In the past decade, there has been a dramatic rise in rates of antisemitism around the world and even here in America. 82% of Jewish Americans reported that antisemitism has been getting worse over the last five years. Additionally, one in every four Jews have experienced personal hate crimes and attacks. As a Jew living in America in 2022, I worry about the safety of living in America. It is extremely worrisome to me that reports of horrific attacks and hate crimes is not even rare news anymore.
Our beautiful sanctuaries to pray in have to be guarded by tight security instead of having open doors, in response to acts of antisemitism, especially after the horrific shooting that occurred just 4 years ago at the Tree of Life synagogue in Pittsburgh. It is impossible to deny that antisemitism is present in our world. Swastikas are being spray-painted on Jewish graves. College campuses have become places of fear to express our religion. For example, one in three students felt threatened by antisemitism in the last school year. Jewish hatred is also rampant outside of America. For instance, Jews in Paris and Copenhagen are battling the choice to leave their hometowns because of fatal attacks. I believe it is extremely important to take a moment and recognize that this is similar to what happened to the Jews before the Holocaust, the hatred was not relevant to their lives until it had to be. The violence and hostility towards Jews are slowly spreading around the world. Here in Miami over the past week, we had a glimpse into this when antisemitic fliers claiming the pandemic was part of the Jews' agenda were handed out to over 100 homes in the Miami Beach area.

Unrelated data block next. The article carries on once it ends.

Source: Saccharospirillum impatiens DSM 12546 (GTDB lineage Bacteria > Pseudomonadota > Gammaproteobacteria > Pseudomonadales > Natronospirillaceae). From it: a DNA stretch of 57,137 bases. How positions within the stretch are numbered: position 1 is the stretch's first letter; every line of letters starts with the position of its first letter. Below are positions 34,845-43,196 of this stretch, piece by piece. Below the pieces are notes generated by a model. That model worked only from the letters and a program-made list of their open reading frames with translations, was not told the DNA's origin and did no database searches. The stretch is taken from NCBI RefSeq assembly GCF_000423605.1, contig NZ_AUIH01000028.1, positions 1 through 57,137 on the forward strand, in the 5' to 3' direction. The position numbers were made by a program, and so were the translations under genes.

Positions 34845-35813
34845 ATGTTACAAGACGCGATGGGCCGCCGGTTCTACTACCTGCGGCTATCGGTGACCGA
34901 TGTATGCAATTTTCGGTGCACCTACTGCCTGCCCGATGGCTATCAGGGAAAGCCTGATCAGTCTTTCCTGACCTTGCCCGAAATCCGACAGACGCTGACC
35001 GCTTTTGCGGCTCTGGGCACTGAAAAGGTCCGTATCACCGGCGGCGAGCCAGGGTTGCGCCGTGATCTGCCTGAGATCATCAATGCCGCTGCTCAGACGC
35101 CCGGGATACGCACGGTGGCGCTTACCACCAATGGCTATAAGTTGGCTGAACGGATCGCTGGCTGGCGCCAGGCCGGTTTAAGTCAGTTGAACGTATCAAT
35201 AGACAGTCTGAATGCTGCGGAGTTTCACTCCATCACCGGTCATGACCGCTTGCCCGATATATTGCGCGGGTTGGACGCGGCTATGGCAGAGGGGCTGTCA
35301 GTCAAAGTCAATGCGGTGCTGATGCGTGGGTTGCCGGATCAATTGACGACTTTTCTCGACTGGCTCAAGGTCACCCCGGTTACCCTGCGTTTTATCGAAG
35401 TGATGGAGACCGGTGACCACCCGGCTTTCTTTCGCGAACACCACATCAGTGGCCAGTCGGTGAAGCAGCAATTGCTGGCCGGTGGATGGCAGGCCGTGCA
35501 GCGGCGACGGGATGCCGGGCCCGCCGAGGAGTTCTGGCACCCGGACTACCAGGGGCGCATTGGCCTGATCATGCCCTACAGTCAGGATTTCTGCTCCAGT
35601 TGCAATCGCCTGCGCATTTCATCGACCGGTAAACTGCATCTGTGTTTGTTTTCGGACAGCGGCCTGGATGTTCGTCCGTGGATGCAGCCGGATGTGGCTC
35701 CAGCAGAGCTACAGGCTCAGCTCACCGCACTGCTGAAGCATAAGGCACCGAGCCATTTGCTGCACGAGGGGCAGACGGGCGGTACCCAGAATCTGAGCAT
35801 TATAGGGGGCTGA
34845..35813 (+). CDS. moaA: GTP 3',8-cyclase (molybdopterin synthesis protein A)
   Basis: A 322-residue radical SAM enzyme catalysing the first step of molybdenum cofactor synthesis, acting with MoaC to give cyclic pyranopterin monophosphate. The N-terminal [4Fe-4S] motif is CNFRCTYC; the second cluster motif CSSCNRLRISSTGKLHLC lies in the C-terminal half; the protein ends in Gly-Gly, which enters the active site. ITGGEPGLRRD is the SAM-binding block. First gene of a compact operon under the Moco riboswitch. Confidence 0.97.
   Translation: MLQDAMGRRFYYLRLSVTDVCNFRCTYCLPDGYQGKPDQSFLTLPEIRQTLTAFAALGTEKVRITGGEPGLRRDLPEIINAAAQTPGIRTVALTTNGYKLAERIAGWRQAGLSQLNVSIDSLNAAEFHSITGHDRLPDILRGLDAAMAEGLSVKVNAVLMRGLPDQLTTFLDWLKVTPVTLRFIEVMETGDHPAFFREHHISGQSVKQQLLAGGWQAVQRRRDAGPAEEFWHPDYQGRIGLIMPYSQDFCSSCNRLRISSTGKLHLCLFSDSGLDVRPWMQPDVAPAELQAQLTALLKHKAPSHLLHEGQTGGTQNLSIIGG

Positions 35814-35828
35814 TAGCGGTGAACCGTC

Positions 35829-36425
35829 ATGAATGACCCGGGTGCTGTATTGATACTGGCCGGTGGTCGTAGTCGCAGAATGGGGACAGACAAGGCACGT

While this can be terrifying, there are actions we can take. Our communities have to spread awareness. We have to be loud about what is happening around the world, and ensure that it is not overlooked. Additionally, we need to promote Holocaust remembrance so we never allow history to repeat itself. It is up to us to continue the legacy of our ancestors and fight for our precious religion.
By: Talia Herssein (9th)